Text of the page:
This course is expected to run but has not yet been scheduled.
“For Today’s Graduate, Just One Word: Statistics.” Such was the title of a New York Times feature and the motivation behind this course. While the field of statistics is growing daily, the most critical aspects of the subject are accessible to high school students. This course will explain how, where, and why statistics is used to solve real world issues in every imaginable field of research. We’ll examine methods of collecting, summarizing, and analyzing data, focusing on issues critical to the bio-medical and public health fields. For example, we’ll explore how statistics was used as evidence in a murder trial, to question the results of a presidential election, and to accurately assess which test of lung cancer led to increased survival time among patients.
After taking this course, students will have a better understanding of how to interpret, calculate, and graph statistics, whether to win an argument with friends or to ace a class project. The structure of the course will be the same each week of the course: "interactive" lectures on Mondays and Tuesdays, labs and experiments on Wednesdays, data collection and analysis on Thursdays, and PowerPoint presentations on Fridays. By presenting to their peers, students will learn how best to organize, explain, and justify their research. For example, previous student-created projects have included the comparison between time spent on Facebook and body weight, the association between race and the death penalty, and the importance of exercise on preventing heart disease.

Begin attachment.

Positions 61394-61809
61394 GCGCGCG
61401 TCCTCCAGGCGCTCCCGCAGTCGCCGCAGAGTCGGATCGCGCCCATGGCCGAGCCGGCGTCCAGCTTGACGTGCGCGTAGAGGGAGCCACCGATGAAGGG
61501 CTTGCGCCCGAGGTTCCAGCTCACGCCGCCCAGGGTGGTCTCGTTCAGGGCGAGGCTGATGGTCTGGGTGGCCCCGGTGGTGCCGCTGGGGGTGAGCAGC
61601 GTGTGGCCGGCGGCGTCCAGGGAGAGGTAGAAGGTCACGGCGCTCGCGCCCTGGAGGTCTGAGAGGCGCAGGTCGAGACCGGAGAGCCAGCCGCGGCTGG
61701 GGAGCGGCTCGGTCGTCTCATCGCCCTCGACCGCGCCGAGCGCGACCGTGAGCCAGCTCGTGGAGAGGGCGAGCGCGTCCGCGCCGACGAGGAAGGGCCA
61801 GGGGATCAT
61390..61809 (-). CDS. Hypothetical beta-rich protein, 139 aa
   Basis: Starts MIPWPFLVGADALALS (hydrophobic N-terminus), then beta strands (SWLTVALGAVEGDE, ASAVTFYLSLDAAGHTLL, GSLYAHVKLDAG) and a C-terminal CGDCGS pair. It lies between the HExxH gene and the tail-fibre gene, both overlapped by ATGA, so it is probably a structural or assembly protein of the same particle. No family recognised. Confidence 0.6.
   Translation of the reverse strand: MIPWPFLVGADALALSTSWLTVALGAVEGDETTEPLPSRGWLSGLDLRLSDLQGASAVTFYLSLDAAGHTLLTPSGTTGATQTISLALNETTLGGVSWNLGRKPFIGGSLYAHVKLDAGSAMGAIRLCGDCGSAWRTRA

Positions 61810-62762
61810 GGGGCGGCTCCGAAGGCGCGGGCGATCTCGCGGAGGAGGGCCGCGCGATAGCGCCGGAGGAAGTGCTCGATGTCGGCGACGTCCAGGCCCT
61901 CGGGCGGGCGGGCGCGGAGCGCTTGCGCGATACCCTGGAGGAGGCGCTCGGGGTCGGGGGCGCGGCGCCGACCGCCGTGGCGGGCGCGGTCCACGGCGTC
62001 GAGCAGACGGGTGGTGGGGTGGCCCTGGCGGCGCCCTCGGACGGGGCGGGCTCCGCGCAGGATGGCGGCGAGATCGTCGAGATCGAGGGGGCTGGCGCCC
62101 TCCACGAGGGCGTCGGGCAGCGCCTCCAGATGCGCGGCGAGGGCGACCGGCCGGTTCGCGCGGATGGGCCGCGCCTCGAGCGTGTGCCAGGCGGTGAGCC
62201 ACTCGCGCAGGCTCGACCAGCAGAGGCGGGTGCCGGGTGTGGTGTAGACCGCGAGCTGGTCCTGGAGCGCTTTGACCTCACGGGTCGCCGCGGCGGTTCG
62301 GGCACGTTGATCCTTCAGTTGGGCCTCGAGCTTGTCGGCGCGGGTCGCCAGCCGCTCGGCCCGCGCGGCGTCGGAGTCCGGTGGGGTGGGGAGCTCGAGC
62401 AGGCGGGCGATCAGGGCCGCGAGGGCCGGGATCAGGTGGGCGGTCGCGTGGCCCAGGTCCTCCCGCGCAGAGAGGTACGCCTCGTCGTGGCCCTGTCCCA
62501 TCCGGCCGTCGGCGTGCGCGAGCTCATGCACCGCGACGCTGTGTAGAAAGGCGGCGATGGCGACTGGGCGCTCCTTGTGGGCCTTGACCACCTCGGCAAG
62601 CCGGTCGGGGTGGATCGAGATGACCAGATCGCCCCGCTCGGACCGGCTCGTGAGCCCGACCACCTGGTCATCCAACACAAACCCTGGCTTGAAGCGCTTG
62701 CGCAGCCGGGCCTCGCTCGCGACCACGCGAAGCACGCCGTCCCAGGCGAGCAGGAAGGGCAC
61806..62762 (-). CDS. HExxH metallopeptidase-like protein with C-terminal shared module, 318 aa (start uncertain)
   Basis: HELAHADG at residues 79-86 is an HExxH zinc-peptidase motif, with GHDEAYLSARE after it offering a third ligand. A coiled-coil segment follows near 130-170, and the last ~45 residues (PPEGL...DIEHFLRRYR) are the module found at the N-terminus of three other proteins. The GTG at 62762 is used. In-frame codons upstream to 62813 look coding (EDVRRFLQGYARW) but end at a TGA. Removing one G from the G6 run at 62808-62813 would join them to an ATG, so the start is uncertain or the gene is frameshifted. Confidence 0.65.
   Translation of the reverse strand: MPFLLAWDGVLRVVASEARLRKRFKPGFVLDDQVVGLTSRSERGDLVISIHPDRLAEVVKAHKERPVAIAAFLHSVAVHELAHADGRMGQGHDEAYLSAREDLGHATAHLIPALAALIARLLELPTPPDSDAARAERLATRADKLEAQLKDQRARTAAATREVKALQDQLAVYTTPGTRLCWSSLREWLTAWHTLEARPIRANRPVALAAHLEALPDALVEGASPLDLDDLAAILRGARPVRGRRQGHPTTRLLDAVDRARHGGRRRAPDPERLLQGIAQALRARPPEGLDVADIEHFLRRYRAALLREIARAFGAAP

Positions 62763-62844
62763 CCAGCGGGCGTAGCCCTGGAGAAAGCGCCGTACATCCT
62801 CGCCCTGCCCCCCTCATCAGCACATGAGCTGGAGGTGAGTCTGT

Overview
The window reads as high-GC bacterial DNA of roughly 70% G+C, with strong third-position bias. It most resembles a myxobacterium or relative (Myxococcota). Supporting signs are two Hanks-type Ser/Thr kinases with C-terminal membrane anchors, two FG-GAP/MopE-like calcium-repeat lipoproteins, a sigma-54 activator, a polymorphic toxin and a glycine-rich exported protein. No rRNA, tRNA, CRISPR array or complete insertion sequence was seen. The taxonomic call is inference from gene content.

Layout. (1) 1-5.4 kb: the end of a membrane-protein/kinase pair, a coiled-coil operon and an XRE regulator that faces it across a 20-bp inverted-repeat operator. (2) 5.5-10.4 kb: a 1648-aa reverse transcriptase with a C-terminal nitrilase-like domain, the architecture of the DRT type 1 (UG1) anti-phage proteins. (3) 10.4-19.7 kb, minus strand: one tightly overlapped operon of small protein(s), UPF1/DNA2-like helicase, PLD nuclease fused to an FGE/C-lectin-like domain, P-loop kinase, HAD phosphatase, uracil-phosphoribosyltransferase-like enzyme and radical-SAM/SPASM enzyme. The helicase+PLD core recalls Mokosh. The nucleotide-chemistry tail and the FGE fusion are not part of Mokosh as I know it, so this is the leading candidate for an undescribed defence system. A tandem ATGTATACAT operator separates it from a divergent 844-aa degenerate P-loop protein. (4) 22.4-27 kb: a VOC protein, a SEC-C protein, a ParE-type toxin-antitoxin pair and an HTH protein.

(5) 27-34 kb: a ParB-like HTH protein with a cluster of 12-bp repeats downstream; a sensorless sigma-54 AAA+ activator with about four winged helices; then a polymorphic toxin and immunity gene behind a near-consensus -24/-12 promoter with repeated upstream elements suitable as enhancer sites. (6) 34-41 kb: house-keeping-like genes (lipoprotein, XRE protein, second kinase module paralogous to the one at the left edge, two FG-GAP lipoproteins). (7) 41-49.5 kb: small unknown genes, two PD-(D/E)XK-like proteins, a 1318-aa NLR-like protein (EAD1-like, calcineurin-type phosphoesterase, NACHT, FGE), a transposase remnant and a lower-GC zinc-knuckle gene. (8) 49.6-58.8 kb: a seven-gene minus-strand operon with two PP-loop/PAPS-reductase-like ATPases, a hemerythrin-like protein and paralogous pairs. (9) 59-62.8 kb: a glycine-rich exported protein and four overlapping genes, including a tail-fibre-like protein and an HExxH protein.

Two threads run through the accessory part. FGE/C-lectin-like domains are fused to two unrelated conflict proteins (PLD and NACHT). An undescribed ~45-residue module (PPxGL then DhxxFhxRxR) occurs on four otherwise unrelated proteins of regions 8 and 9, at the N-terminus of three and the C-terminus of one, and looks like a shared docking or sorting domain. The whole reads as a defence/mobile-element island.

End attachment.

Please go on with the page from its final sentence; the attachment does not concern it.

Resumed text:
Specifically, students will learn to properly identify, collect, and summarize a data set of interest. Next, students will use statistical methods and hypothesis testing to explore a scientific question of interest. Included will be summaries of the normal distribution, contingency tables, and p-values. Finally, students will learn how to improve both research techniques through the use of Microsoft Excel and presentation strategies through the development of PowerPoint presentations.
A full-year course in high school algebra (Algebra I) provides a sufficient level of mathematical background needed to take this course. The discrete math covered in this course appears on standardized tests (SAT I, SAT II, ACT) and the syllabus includes the majority of topics appearing on the AP Statistics exam.